Justice for Fella: Wayne Morrison’s mother speaks out

Latoya Rule and her brother Wayne 'Fella' Morrison.

Caroline Andersen, descending from Wiradjuri and who has resided on Kaurna land, Adelaide, for most of her life, was waiting for her son Wayne “Fella” Morrison to appear at an Adelaide court on September 23, 2016. The 29-year-old had been arrested the previous weekend and, despite it being his first arrest, he was taken to South Australia’s infamous Yatala Labour Prison.

However, just before the Wiradjuri, Kookatha and Wirangu man’s bail hearing, a court clerk handed the judge a note informing him that there had been an “incident” and Wayne would no longer be appearing.

Following a few frantic calls, Caroline and her daughters, Latoya Rule and Ella Morrison, turned up at the Royal Adelaide Hospital “not knowing what to expect”. Caroline was told that her son was not at the hospital, although Latoya had overheard a conversation suggesting that he was.

Demanding answers about Wayne’s whereabouts, security escorted the family to the car park. Caroline, Latoya and Ella were made to wait there for hours, while assuming Wayne was inside. They were not told anything until the deputy corrections minister fronted up.

The day Wayne was due to be granted bail, 12 prison guards wrestled Wayne to the floor of a prison corridor. Staff claimed that there had been an altercation in his cell, which had led to the incident.

Caroline has always refused to watch the distressing footage of guards placing Wayne in handcuffs, ankle cuffs and a spit hood. Wayne was moving before being shoved face down into the back of a prison van and driven — in a prone position — to the high-security wing of Yatala jail.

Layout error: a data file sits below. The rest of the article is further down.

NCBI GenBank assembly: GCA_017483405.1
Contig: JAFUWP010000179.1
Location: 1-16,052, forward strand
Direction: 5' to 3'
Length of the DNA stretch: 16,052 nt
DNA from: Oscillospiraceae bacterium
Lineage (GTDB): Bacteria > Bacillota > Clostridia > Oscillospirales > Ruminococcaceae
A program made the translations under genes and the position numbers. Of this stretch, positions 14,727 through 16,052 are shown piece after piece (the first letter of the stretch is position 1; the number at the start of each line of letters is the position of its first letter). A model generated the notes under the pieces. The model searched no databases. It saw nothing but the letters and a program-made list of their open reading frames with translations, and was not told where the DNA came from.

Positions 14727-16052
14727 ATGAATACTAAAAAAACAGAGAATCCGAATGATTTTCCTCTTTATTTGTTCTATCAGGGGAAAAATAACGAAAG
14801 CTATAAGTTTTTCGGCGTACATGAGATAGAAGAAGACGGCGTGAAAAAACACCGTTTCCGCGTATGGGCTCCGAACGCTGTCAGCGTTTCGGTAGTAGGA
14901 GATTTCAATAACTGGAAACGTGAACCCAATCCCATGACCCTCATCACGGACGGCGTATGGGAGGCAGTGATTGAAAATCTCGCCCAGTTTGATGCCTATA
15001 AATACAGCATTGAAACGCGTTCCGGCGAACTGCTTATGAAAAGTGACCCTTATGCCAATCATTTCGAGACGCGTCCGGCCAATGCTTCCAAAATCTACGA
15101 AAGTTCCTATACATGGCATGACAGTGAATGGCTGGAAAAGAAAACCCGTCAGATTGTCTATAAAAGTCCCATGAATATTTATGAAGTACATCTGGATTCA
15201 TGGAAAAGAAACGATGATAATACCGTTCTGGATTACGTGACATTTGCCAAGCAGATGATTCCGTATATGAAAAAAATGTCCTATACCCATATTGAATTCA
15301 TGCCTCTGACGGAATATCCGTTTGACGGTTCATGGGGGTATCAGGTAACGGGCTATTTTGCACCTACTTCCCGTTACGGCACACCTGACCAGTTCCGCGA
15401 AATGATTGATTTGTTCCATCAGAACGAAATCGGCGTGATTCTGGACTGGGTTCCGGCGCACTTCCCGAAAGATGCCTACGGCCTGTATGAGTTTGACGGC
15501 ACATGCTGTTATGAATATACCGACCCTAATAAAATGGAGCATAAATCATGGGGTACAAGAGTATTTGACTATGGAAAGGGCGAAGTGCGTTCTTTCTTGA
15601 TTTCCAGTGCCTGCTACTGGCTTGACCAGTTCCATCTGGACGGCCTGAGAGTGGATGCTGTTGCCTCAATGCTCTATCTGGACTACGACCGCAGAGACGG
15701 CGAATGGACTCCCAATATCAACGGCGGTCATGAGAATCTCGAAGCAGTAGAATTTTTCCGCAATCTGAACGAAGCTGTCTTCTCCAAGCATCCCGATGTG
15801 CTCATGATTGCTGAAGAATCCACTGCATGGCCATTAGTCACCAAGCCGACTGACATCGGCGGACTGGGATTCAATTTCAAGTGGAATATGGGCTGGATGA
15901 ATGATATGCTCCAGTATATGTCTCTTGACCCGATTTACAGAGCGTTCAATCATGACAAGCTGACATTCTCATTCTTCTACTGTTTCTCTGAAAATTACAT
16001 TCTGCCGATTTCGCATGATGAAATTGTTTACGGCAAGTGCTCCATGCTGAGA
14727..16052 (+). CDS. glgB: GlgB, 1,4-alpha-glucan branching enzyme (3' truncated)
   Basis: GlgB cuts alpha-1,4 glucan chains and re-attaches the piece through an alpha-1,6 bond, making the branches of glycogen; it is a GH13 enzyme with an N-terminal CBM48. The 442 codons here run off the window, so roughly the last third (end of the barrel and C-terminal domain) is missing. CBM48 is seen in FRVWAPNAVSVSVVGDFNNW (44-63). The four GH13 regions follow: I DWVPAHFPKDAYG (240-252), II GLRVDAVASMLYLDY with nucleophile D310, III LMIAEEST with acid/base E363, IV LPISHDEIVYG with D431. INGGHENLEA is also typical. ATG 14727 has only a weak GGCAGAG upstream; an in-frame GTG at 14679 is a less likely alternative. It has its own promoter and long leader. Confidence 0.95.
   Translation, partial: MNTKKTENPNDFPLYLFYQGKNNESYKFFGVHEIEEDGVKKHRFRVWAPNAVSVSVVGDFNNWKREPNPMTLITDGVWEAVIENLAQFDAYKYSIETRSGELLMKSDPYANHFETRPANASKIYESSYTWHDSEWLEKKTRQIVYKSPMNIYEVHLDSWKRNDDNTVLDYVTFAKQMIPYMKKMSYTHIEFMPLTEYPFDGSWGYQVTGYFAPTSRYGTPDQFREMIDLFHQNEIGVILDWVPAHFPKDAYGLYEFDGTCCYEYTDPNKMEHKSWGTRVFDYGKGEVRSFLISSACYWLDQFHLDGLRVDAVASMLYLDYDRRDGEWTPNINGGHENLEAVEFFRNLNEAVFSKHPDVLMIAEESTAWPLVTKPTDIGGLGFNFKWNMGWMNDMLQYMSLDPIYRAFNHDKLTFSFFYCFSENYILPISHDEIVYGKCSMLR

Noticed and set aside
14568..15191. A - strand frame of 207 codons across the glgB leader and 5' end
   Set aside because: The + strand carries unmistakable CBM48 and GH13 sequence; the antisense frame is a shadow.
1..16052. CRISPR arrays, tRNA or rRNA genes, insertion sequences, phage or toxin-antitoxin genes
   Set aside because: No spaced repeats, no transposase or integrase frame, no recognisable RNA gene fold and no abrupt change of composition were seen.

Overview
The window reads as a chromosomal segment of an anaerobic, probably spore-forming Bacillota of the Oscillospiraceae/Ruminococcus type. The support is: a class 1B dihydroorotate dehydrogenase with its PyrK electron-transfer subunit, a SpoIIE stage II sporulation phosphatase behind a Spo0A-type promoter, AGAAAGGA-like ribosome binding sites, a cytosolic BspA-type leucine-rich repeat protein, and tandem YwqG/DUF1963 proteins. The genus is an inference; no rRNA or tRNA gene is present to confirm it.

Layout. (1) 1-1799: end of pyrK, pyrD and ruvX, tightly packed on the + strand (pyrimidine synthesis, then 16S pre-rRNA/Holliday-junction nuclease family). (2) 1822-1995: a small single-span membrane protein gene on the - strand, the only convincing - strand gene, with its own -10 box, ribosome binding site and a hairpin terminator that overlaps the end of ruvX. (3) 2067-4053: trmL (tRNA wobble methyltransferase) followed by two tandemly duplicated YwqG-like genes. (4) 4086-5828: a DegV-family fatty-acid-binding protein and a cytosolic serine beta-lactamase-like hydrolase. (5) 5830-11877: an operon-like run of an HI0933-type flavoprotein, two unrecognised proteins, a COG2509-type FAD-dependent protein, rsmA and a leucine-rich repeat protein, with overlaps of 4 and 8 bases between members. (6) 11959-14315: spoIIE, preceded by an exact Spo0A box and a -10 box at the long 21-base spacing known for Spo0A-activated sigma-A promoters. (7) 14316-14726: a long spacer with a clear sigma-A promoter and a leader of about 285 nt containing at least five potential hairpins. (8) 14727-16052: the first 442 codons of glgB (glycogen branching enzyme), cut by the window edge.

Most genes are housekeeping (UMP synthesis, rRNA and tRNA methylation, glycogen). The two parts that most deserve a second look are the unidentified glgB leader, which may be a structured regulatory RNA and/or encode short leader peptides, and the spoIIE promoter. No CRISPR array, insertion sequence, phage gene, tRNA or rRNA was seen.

At the end of the three-minute drive, Wayne was pulled unresponsive from the van. No cameras recorded what had happened inside. One guard, who had been in the front told an inquiry that “code black” had been muttered.

No immediate attempt was made to resuscitate Wayne: it took two and a half minutes before CPR was begun. At 3.50am on September 26, the young First Nations man died in the custody of Correctional Services South Australia.

Caroline and her family have suffered through an unfinished two-and-a-half month-long coronial inquest, a South Australian government inquiry and an Ombudsman’s inquiry. They have sat through a Supreme Court case and an appeal of that decision. In August, they will attend the resumption of the coronial inquest.

This process has been so drawn out because the seven guards who transported Wayne in the prison van have attempted to be excused from testifying on the grounds that they might incriminate themselves. Meanwhile, 19 prison guards attempted to have SA deputy coroner Jayne Basheer removed from the case. 

Green Left's Rachel Evans and Sydney Criminal Lawyers' Paul Gregoire spoke with Andersen about her family’s struggle for the truth and justice.

• • •